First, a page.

#5onFri: Five Tips for Writing an Emotional Piece

by Anson Leung
published in Writing

We have all been there. You tried to make your flat characters in your short stories come to life, but they seem so bland, generic, and not likely at all to win the next contest you are about to enter. Or perhaps you just want to win a scholarship, which requires an essay that requires you to speak about your past experiences, and why you deserve to win.

At one point or another, we have all wanted to allow our essays to flourish with emotion, and bring to life an exceptional literature piece. But how to get started on this arduous task? 

If it were that easy, everybody would be the next bestselling author. 

While it is not an easy overnight task, here are five steps that can help make your writing more emotional, and get you one step closer towards writing stardom:

1. Find a template online

This might seem obvious, but a lot of people neglect to do this. When I won an accounting scholarship, I had to write an essay describing why my passion for accounting was exceptional. This was a great time to know how to write an emotional piece of writing. But I didn’t know how to get started. 

Luckily, online templates were available. I didn’t plagiarize anything, and certainly, my experiences and emotions were genuine, but they all flowed even better under a template. 

The sentence, and even the paragraph structure, had a flow I did not understand at the time, but the template ultimately freed up my mind to focus more on enunciating my emotions towards accounting. 

I did end up winning that scholarship, so that is proof that this simple yet effective trick is a golden tip that can help many people.

2. Learn synonyms from a dictionary or online

A short story that keeps using the word “said” can be generic and dull. “Said” is a very overused word. You could replace that word with “exclaimed” every time you used the word, but even a word that shows emotion, if used repetitively, loses meaning. 

Synonyms exist because each word has its nuance, its own subtle meaning, which can change itself and the rest of the sentence, maybe even the entire paragraph. It can shift the entire interpretation of a character, or even a story.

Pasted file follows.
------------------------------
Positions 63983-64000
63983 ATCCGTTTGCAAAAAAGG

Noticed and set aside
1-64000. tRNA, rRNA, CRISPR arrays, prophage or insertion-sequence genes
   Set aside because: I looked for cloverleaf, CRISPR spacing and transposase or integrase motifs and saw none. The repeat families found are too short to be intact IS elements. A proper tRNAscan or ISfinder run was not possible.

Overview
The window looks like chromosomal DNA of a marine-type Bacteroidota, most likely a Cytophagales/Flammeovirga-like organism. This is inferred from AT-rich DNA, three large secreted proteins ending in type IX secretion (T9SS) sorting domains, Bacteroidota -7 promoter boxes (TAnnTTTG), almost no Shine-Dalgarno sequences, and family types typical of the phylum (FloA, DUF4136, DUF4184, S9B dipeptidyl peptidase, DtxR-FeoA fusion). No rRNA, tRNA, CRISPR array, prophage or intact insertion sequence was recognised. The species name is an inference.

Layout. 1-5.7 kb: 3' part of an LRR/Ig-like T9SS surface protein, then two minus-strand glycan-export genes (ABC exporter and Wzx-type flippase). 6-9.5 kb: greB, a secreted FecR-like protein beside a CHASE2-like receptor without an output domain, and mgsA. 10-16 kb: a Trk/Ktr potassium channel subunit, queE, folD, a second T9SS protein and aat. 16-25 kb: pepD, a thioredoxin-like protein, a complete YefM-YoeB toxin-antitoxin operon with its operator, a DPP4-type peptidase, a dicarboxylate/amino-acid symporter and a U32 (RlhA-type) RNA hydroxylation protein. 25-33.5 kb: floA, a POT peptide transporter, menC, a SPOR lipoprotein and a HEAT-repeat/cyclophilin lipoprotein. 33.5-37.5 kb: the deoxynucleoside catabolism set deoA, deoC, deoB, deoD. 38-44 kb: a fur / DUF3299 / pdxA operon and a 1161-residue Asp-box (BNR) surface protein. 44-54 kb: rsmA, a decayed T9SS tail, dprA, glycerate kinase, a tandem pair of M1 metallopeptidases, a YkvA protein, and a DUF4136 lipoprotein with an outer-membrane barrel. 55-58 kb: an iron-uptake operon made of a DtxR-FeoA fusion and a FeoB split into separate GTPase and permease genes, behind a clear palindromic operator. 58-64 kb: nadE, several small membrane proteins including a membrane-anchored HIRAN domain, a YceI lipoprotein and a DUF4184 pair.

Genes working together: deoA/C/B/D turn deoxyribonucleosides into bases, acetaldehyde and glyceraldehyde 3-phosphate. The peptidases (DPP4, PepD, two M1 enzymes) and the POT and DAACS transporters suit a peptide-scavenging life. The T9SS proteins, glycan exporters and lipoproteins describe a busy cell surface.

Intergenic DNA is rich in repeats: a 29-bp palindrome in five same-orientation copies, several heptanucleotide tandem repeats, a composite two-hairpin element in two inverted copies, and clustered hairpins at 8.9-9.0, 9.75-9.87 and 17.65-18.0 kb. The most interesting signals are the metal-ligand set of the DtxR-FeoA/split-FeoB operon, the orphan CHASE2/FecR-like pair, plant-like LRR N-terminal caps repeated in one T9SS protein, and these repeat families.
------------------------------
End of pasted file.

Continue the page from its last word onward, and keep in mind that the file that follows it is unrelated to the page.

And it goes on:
That is the power of a word; that is why capturing the correct emotional state is important. If you are not sure of the right word, look it up to avoid messing up your masterpiece. Learn as many words as you can, so you have more ways to express the subtleties of the story you are trying to make. 

Only you have the sense of the degree, the superlatives, of your characters’ emotions. You owe it to them to use the right words to express those feelings.

3. Try to put special emphasis on consciously keeping track of the state of emotion in the words you use in your writing

As a tie-in to the point above, you might want to keep track of the words you use in the story to avoid bland words. While your stream of consciousness, a fact I will outline more in the point below, is usually almost flawless, just by getting a bit tired can lead you into using more simple words to express your characters’ feelings. 

You usually get these during a proofread and avoid repetitive words in the process, but sometimes, you might have overconfidence in your writing while you’re in the heat of the moment and think you have nailed it perfectly. 

To save time, you might avoid putting as much care into that proofreading during that section, thinking you have already done it perfectly. I speak from experience, when I say that even the most seemingly perfect piece of writing in the heat of the moment can be improved even a bit during a second read-over. That marginal increase in writing could separate you from first prize and second.

4. Stream of consciousness and trusting your instincts

Visualize your characters’ feelings in your short story by putting yourself in their shoes within the setting of the story. Don’t think about it; just write. Your instincts, a culmination of your past experiences, will produce a very good result that will reflect most of your feelings in that heated moment of writing. 

Editing is to get that last 5% to make it perfect, but for the most part, you are already almost there if you put yourself in your characters’ shoes first, and write from the heart. There is no contrivance in this, and the end result will be a reflection of both the characters, and a part of your own honest feelings.

5. Do not be emotional for the sake of being emotional

This is a very common mistake beginner writers make. They are emotional during every point in an obvious way to try to rope readers in, even when it is unnatural. 

When a character is not doing much, it really is okay to leave them bland for the moment. Do not force them to be emotional if it ruins the story. It will also, by following this advice, make the emotional parts all the more impactful.

These are five tips to make your writing more emotional. I hope you find them as helpful as I did!

Tell us in the comments: How do you approach writing an emotional piece?

Anson Leung is a graduate of the University of Alberta’s Bachelor of Commerce program. He is an Alberta based writer who loves all forms of writing, including poetry and article writing. In his spare time, he loves playing tennis and board games.

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